After working as a senior scientist at the World Health Organization on efforts to control malaria, HIV/AIDS and tobacco-related diseases, Dr. Prabhat Jha was contemplating a return to academia –the University of Cambridge, perhaps, or Harvard University.
For guidance, he turned to his former supervisor David Naylor, then the dean of University of Toronto’s Faculty of Medicine. Naylor told him that if he came back to Toronto, he could focus on his research.
What Jha wanted was to explore how to improve the way the world collects death statistics or mortality data, because more accurate numbers could help shape global health policy on fighting curable diseases like malaria.
U of T and St. Michael’s Hospital helped Jha, who did his PhD at the University of Oxford under a Rhodes Scholarship, find the funding needed to set up the Centre for Global Health Research and establish the Million Death Study in India.
“Without funding, we would not have been able to start the Million Death Study,” says Jha. “In my own case, a Canada Research Chair and early support from Canadian Institute for Health Research, along with U of T and St. Michael's Hospital, were crucial to start my centre and establish the Million Death Study in India.”
The study, which began in 2002, involves hundreds of specially trained non-medical staff knocking on doors across India to gather first-hand accounts of the symptoms and circumstances behind recent deaths. The results of those “verbal autopsies” are then sent to two of 400 physicians working online to establish a probable cause of death.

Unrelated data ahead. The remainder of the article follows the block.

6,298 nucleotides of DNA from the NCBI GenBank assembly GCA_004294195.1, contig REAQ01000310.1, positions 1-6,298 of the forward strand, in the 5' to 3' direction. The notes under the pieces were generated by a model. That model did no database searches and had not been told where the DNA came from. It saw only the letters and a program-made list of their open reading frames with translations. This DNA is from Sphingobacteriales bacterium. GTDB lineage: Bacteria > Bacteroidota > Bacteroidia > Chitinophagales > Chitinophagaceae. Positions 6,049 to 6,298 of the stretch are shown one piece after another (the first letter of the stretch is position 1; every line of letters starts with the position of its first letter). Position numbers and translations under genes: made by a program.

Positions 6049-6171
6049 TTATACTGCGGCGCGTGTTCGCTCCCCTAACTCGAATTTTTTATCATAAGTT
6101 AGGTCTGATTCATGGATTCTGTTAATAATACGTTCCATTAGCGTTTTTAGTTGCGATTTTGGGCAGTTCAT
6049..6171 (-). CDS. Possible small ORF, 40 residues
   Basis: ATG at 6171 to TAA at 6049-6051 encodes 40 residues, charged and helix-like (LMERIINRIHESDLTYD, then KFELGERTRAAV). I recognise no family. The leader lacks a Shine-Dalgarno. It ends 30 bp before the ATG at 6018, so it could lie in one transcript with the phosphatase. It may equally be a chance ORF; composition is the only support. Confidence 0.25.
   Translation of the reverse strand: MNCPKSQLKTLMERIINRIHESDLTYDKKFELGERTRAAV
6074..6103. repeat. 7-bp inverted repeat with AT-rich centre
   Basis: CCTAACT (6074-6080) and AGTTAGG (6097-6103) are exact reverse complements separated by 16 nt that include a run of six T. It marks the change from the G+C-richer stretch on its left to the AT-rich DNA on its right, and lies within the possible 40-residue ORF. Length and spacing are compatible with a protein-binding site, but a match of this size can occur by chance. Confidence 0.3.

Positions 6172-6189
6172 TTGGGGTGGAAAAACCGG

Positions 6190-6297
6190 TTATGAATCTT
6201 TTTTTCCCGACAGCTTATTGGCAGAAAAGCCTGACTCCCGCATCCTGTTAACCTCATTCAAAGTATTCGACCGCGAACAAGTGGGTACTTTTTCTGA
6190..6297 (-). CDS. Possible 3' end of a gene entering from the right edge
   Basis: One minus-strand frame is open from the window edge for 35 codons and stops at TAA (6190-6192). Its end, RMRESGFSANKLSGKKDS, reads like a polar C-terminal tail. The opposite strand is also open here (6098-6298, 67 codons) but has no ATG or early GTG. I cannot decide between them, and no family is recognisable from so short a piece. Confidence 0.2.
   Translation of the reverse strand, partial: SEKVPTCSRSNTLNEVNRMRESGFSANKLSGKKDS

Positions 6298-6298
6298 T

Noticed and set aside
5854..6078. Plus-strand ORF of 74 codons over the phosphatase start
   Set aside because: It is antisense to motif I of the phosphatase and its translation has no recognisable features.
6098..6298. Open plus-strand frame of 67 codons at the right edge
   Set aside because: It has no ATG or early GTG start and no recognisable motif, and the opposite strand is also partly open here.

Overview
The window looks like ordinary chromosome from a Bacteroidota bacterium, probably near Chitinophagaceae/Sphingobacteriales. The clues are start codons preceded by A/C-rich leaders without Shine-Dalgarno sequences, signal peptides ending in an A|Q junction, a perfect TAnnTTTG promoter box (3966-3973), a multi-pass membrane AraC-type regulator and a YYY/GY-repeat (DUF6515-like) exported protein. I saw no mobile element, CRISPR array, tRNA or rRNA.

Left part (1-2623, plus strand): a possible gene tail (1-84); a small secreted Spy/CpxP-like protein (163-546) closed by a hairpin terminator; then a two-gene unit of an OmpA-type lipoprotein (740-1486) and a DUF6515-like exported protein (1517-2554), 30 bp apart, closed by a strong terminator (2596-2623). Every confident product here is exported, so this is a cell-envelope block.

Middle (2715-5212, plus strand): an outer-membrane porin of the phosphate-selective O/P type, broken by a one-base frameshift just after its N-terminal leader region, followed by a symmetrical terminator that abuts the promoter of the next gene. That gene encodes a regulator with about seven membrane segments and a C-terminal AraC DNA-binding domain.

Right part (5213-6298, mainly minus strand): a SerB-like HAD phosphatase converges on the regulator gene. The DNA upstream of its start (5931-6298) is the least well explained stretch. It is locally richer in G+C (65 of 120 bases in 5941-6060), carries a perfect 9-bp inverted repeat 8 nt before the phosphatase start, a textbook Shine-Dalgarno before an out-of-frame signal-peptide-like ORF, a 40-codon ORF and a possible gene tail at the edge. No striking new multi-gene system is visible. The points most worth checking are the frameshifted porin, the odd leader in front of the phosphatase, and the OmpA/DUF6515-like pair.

It is considered one of the largest studies of premature deaths in the world and in a country like India, where many deaths occur at home and go unrecorded, has become an important tool to improve public health. The mortality study, which has now reached 3.5 million homes and more than 23 million people, costs less than a dollar per household per year in India, but the impact has been tremendous. Data have revealed that global estimates for adult malaria and snake bite deaths were too low, leading WHO to put the latter on its list of neglected tropical diseases. The organization is also re-examining global malaria numbers.
Mortality data also showed that one million more children are alive today because of simple, affordable prenatal care and reductions in specific diseases since 2005. The tobacco-related findings have enabled a global treaty signed by over 180 countries to help reduce deaths worldwide.
“We are well on the way to changing how the world counts its dead and describes causes, and in so doing are providing a GPS for global health,” says Jha, a professor of global health and epidemiology at the Dalla Lana School of Public Health.
“This has now spurred others to take an interest in similar studies. We’re working with the Gates Foundation and the Canadian government to introduce systems like this in Mozambique, Sierra Leone and Ethiopia.”
But Jha says that the research and the results would not have been possible without money and leadership, two things recommended by the Naylor report. The 35 recommendations made by Canada’s Fundamental Science review, which was led by Naylor, U of T's President Emeritus, called for sweeping changes on how research is overseen and a $1.3-billion increase in federal research funding over the next four years.
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“The Canada Research Chair has been a successful model to attract researchers back to Canada, and I’m one of them,” he says.
The funding has helped him to focus solely on research, unlike scientists in other parts of the world.